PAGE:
Because the trends of licking behavior across time appeared to be different between Tasks 1 and 2 (see Supplementary Figure 2d,e), we asked whether licking patterns during each session were at all predictive of temporal modulation of dopamine RPEs recorded during that session. a,c, Example fits of logistic function to lick data during individual sessions (see Methods ). b,d, Correlations between various parameters of these logistic functions and the slope of phasic dopamine RPEs across time in Task 1 (b) and Task 2 (d). e, Correlations between the slope k of the logistic function and the slope of phasic dopamine RPEs across time as an aggregate in both Task 1 and Task 2 cohorts. f, Correlations between the slope of licking behavior across time just prior to reward delivery (200ms-0ms) and the slope of phasic dopamine RPEs across time. Our analysis revealed a relationship between the steepness, k, of the logistic licking function and negative modulation over time for post-reward firing in Task 1 (b), and in an aggregate analysis of both Task 1 and Task 2 cohorts (e). However, the steepness of the logistic function in Task 1 is determined in the time prior to reward delivery (see a). None of these analyses revealed a behavior correlate of shifting temporal expectation during the interval in which rewards could be delivered.
a,b, Schematic of recording sites for animals used in Task 1(a) and Task 2 (b)
a, Raw trace for single example neuron, demonstrating laser pulses and laser-evoked spikes. b, Near-identical match between waveform of average laser-evoked spike (blue) and average spontaneous spike (black) for same example neuron. c, Histogram of latencies to spike for same example neuron. d, Light-evoked spikes for 10Hz and 50Hz pulses, for same example neuron. e,f, Mean latency and standard deviation of light-evoked spikes, for all identified dopamine neurons. g, Waveform correlation between laser-evoked and spontaneous spikes, for all identified dopamine neurons.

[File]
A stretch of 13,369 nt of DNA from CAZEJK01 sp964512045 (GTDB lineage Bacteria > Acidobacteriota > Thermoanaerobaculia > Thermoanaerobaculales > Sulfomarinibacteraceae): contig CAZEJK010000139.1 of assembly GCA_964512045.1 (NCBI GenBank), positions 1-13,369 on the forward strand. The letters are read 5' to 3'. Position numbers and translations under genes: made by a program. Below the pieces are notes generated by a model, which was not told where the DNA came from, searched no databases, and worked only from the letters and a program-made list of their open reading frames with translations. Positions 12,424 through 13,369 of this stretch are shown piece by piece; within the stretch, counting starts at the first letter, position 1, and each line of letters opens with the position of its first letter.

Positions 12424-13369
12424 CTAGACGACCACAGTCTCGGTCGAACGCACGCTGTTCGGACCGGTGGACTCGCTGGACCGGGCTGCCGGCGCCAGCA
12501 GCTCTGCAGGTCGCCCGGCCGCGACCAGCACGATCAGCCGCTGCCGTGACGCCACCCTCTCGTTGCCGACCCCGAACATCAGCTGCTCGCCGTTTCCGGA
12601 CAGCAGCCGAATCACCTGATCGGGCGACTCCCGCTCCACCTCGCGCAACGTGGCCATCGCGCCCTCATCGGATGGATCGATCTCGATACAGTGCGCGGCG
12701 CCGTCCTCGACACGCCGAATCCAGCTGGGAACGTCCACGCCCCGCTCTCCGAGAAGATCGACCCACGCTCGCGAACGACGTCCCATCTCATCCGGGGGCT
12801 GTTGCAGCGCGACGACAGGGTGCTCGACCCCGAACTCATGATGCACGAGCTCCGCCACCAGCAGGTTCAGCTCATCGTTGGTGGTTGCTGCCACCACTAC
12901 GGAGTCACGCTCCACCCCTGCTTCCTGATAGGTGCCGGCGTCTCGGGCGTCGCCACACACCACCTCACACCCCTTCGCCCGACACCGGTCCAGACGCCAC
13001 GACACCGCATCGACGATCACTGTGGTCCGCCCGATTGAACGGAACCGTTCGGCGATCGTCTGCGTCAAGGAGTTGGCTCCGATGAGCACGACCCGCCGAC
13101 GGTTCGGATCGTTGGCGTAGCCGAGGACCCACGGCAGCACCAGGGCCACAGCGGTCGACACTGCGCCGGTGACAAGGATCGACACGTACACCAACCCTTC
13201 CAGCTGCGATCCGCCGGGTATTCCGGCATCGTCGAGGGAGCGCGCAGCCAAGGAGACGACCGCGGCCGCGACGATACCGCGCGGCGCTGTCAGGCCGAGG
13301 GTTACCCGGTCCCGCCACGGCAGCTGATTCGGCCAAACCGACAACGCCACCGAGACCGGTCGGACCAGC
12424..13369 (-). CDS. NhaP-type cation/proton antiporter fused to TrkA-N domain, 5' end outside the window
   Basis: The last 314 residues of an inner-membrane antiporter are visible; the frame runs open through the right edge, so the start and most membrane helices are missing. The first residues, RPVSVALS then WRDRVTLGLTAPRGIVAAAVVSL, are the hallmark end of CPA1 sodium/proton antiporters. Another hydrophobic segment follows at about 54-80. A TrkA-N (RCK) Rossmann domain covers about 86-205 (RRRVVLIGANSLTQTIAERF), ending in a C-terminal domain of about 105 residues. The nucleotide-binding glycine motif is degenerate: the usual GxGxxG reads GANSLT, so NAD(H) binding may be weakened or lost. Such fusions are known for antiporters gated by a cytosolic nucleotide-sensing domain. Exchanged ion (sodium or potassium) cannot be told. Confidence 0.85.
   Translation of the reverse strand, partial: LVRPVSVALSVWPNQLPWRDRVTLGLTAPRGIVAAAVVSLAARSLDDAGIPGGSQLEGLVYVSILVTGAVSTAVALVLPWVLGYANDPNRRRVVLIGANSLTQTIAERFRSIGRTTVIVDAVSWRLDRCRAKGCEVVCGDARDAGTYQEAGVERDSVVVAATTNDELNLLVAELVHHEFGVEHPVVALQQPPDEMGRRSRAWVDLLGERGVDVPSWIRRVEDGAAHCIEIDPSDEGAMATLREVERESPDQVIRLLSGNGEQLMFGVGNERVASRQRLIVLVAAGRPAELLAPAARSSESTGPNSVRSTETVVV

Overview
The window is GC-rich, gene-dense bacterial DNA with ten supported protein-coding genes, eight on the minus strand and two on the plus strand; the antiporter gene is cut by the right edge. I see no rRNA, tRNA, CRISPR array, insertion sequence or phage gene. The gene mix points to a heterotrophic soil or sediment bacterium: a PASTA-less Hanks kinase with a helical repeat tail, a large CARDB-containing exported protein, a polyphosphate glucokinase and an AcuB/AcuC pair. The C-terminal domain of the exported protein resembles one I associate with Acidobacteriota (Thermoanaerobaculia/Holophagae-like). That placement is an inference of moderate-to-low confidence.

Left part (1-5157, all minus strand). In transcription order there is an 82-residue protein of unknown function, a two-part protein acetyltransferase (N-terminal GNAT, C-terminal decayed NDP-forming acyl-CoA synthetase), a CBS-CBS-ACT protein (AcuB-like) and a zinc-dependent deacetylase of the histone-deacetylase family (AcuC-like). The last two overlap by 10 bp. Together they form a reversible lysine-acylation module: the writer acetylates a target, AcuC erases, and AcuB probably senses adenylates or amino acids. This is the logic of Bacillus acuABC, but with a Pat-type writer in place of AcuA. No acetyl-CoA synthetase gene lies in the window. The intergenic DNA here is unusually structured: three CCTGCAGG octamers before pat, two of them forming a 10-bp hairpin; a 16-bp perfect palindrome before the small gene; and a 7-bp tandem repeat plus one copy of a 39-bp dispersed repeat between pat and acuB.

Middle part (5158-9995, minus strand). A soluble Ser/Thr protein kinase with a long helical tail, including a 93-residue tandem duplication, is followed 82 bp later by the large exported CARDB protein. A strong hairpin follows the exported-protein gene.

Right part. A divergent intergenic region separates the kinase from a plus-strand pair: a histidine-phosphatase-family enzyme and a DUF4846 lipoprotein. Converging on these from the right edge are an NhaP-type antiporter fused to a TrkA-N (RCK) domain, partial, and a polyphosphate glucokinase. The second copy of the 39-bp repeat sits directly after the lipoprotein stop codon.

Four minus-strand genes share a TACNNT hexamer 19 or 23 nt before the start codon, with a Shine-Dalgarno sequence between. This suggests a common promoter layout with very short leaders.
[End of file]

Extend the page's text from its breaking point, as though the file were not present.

Non-normalized PSTH for Tasks 1 (a) and 2 (b) aligned to the time of reward with only a 20ms box used for smoothing. Although water valve opens at 0ms, phasic dopaminergic response does not begin until 50ms following water valve opening.
Supplementary Figure 7 Visualization of belief-state model parameters (see Computational Methods for details).
a,b, Schematic of the difference between modeling Task 1 and 2. Whereas cue can never lead back to the ITI sub-state in Task 1, this ‘hidden’ transition occurs in 10% of trials (omission trials) in Task 2. c,d, Observation matrices for Task 1 and 2. In a tiny percentage of cases in Task 2 (see Computational Methods), the animal observes ‘cue’ when in fact it transitions from the ITI back to the ITI during an omission trial. This occurs in such a small proportion of sub-state 15→15 transitions that it cannot be visualized in this map, so we have indicated values that differ between Tasks directly below the matrices. See Methods for how these values were computed. e,f, Transition matrices for Task 1 and 2. The probability of transitioning from the sub-state 15 back to the sub-state 15 is slightly higher in Task 2 (see Computational Methods), due to the presence of omission trials. The baseline probability of transitioning out of the ITI in either task is so small that it cannot be visualized here, so we have indicated values that differ between Tasks directly below the matrices. See Methods for how these values were computed.